Therefore, for example, a Finnish employee might find himself uncomfortable in the dynamic US, but have easier time adapting in Japan than an American at least as far as individualism dimension goes. Conclusion A multicultural workforce has its advantages and disadvantages. It is essential, especially in the hospitality industry, to engage in culturally diverse recruitment, as it enhances understanding and communication with the customer base, makes organizations more flexible and innovative, helps attract and retain talents and simply have a positive image of social responsibility in the media.
Although it is associated with some drawbacks, such as increased costs of training, conflicts and misunderstanding among the employees, executives and researchers believe that building diversity in a company lead it to a competitive advantage. It has been shown, however, that simply employing diverse workforce is not enough; strategies for correct recruitment, retaining and training employees are necessary to reap the benefits. It is important to attract and select the right candidates through methods which do not affect their cultural background.
In order to do so both internal and external measures need to be taken. Externally, it is important to clarify the reasons why cultural diversity is pursued in an organization, utilize the correct media channels. From inside the companies it is required to clearly state and create understanding of how cultural diversity in the organization benefits it intangibly and financially rather than “because it is the right thing to do”. It is also important to keep in mind the management’s efforts towards quality staff recruitment and to carry on the diversity policies on an ongoing basis.
Another issue is the regular need to send managers and employees to international assignments. During these tasks there is a high probability of culture shock happening to traveling individuals without appropriate preparation. The resent research in psychology has revealed several ways of predicting successful adaptation to the international assignments. High scores in factors such as emotional intelligence were found to be able to forecast quick overcoming of culture shock and reducing the threat of rejecting assignments/withdrawal.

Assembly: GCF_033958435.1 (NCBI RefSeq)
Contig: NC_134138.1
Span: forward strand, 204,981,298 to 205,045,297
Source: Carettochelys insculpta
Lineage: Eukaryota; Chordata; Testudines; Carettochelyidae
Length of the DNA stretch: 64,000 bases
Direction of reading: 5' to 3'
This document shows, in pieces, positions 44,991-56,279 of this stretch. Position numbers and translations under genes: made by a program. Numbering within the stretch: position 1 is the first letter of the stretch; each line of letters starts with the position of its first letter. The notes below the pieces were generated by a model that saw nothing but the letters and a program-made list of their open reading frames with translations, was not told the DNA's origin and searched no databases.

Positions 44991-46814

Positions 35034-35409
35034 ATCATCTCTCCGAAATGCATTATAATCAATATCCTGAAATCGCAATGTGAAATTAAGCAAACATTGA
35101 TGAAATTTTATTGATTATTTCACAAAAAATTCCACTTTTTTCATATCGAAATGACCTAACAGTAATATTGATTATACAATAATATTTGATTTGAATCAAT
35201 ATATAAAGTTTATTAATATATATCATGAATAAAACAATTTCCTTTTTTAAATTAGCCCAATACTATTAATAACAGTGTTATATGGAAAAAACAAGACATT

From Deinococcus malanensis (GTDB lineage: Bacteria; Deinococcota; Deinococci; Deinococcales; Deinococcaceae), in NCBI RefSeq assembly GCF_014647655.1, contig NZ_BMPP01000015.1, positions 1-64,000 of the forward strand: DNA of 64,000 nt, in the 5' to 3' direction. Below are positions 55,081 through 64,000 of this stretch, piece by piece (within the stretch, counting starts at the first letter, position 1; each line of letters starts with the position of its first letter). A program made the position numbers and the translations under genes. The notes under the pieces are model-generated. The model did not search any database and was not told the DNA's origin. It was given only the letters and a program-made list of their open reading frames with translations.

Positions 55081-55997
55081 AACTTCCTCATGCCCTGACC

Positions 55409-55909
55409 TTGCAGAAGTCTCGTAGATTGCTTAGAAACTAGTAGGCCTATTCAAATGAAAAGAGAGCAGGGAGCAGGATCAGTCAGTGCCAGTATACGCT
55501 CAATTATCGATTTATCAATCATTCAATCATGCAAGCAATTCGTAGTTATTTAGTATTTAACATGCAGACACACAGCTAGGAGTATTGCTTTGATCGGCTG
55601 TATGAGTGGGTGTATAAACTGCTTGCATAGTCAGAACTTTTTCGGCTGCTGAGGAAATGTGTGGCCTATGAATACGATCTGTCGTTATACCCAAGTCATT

Furthermore, it is possible to test the approximate correlations between the culture of destination and the personal habits of an individual using the psychometric tests. Overall, there are many strategies and methods to managing workforce diversity, but only careful and sophisticated organizational culture and established policies can lead to the highest levels of rewards it can bring. As long as the concern about multicultural staff is genuine, is communicated extensively and is perceived to be true, it will grant great competitive advantage.
Bibliography Aghazadeh, S. (2004). Managing Workforce Diversity as an Essential Resource for Improving Organizational Performance, International Journal of Productivity and Performance Management. [e-journal] 53(6), pp. 532-531. Available Through: Emerald ;http://www. emeraldinsight. com. ezproxy. derby. ac. uk/journals. htm? issn=1741-0401;volume=53;issue=6;articleid=1509196;show=html; [Accessed 21 March 2013] Bajawa, A. and Woodall, J. (2006).
Equal Opportunity and Diversity Management Meet Downsizing: A Case Study in the UK Airline Industry, Employee Relations. [e-journal] 28(1), pp. 46-61. Available Through: Emerald ;http://www. emeraldinsight. com. ezproxy. derby. ac. uk/journals. htm? issn=0142-5455;volume=28;issue=1;articleid=1535132;show=html; [Accessed 21 March 2013] Baum, T. , Dutton, E. , Karimi, S. , Kokkranikal, J,. , Devine, D. and Hearns, N. (2007). Cultural Diversity in Hospitality Work, Cross Cultural Management: An International Journal.